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Plan B Often Denied To Girls In Low-Income Areas, New Study Reports

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The highest teen pregnancy rates in the U.S. are in low-income areas, and a surprising new study finds that in these communities, teens also have the most difficulty accessing emergency contraception. Researchers found that pharmacists in low-income areas frequently deny 17-year-old girls access to Plan B.

ABC News reports that although pharmacies in low-income areas are just as likely to stock the drug, many pharmacists are misinformed about the law which makes Plan B available for purchase without a prescription by 17-year-olds.

Plan B became accessible for adults to purchase without a prescription in 2006. And in 2009, the FDA lowered the age at which Plan B could be purchased over-the-counter to 17 years of age.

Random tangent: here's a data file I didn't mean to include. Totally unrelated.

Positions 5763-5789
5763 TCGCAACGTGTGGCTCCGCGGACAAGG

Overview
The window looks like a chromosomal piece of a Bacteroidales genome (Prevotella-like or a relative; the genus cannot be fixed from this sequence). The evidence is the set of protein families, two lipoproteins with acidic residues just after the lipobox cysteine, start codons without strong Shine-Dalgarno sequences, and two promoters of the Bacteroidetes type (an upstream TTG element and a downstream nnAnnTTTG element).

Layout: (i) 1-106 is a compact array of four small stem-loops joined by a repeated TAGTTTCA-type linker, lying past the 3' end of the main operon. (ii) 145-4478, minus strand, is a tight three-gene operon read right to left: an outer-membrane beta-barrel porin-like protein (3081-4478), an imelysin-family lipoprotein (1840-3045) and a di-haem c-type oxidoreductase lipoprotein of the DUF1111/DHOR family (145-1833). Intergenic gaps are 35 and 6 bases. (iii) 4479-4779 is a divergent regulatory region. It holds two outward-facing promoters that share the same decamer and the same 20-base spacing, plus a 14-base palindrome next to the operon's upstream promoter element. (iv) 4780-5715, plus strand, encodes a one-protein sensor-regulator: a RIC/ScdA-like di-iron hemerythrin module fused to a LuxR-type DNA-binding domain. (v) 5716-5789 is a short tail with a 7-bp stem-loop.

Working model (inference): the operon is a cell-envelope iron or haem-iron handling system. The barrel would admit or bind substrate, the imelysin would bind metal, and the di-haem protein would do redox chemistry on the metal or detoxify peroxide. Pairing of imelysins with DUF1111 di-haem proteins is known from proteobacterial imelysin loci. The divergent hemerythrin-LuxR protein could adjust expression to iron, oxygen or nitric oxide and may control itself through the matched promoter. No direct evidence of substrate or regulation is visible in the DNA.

The researchers called over 900 pharmacies in five states, with the caller posing as a 17-year-old girl trying to obtain Plan B over-the-counter after having unprotected sex. Of the pharmacies that claimed to have the pill available, 19 percent said that under no circumstances could the 17-year-old buy the emergency contraception.

But researchers at the Boston Medical Center found that many pharmacists and pharmacy staff members were not made aware of the change in legislation. They attribute possible sources of the problem to the wealth of misinformation about emergency contraception, as well as unclear box labels and advertising.

The study was released in the wake of a survey by the Centers of Disease Control and Prevention, which found that roughly one third of teen moms didn't take birth control because they didn't believe that they could get pregnant.